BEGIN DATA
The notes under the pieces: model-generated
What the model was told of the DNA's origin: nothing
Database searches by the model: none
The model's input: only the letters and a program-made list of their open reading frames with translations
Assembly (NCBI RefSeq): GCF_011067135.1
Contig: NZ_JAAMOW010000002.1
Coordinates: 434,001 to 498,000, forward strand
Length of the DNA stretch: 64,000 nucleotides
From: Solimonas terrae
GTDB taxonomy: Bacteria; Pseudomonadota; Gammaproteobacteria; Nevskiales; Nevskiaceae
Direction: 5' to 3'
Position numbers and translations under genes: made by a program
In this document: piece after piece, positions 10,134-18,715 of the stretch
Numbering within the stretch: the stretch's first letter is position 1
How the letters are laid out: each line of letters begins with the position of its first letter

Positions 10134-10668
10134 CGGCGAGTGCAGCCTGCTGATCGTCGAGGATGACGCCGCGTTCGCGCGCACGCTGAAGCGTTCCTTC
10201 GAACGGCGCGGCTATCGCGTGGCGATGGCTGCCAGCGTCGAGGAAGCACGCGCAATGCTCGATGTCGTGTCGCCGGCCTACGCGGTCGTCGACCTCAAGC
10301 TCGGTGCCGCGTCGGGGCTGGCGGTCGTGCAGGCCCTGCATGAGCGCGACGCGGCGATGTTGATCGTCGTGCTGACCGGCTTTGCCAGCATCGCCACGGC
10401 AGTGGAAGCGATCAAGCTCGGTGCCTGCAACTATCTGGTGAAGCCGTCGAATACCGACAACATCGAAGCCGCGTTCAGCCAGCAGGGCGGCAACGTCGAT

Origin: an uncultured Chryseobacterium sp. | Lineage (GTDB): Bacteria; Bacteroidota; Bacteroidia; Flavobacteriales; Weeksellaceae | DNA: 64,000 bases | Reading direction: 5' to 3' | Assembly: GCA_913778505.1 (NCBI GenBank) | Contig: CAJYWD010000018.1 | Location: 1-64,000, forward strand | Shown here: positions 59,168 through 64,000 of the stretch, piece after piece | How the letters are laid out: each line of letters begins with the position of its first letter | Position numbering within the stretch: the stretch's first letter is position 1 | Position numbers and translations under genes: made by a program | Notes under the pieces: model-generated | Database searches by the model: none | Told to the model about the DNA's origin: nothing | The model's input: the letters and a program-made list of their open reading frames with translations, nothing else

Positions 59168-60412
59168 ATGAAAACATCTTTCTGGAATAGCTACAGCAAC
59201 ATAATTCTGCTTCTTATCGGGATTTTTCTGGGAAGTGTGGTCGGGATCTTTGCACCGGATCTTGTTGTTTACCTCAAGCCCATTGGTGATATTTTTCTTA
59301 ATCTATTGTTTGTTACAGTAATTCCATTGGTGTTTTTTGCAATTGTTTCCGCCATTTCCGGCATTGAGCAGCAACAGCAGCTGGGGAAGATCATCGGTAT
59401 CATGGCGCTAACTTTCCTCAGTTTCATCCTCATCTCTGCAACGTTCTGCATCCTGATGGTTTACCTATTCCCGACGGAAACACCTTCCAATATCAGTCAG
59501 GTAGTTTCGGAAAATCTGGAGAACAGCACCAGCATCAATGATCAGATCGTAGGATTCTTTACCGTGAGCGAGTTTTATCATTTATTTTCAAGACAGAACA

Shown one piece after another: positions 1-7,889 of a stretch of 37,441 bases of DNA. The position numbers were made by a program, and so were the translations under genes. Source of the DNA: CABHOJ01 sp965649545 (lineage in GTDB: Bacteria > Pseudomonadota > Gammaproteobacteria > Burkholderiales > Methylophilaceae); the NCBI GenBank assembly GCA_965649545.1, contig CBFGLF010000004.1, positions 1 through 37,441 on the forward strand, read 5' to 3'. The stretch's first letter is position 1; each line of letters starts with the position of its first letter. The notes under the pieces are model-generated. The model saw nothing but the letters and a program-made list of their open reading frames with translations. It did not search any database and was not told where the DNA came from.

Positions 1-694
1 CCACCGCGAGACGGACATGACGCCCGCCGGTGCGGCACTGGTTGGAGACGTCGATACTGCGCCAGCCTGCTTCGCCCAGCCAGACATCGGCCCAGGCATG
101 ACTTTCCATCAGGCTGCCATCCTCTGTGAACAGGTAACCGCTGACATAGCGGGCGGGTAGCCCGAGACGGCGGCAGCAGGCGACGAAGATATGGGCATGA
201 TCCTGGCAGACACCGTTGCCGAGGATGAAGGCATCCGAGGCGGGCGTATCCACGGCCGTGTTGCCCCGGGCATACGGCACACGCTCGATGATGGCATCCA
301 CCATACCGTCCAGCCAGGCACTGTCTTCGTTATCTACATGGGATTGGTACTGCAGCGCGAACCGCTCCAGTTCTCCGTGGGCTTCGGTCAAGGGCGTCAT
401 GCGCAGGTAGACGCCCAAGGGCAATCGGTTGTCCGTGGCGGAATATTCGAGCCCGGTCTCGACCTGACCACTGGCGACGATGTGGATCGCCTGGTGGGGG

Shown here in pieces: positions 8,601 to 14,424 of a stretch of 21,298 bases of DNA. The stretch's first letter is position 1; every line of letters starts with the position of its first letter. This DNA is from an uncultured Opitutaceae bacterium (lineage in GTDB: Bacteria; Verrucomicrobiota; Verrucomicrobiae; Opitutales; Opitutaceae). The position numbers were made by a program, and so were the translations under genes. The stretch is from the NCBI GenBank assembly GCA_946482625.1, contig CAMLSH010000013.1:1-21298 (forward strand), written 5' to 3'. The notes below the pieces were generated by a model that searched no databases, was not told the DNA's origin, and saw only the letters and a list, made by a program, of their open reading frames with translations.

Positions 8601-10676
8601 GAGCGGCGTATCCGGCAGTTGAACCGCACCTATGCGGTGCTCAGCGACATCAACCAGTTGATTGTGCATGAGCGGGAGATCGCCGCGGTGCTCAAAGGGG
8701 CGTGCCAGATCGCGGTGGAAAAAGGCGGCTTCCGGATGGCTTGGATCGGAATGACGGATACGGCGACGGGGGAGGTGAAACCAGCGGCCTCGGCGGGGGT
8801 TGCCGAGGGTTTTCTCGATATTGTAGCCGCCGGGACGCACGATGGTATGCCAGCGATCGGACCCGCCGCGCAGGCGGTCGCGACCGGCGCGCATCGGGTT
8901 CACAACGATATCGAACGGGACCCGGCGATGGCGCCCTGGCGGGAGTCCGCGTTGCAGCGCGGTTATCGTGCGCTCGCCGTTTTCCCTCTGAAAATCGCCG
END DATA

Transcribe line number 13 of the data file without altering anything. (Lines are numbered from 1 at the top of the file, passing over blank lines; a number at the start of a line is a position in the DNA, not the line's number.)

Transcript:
In this document: piece after piece, positions 10,134-18,715 of the stretch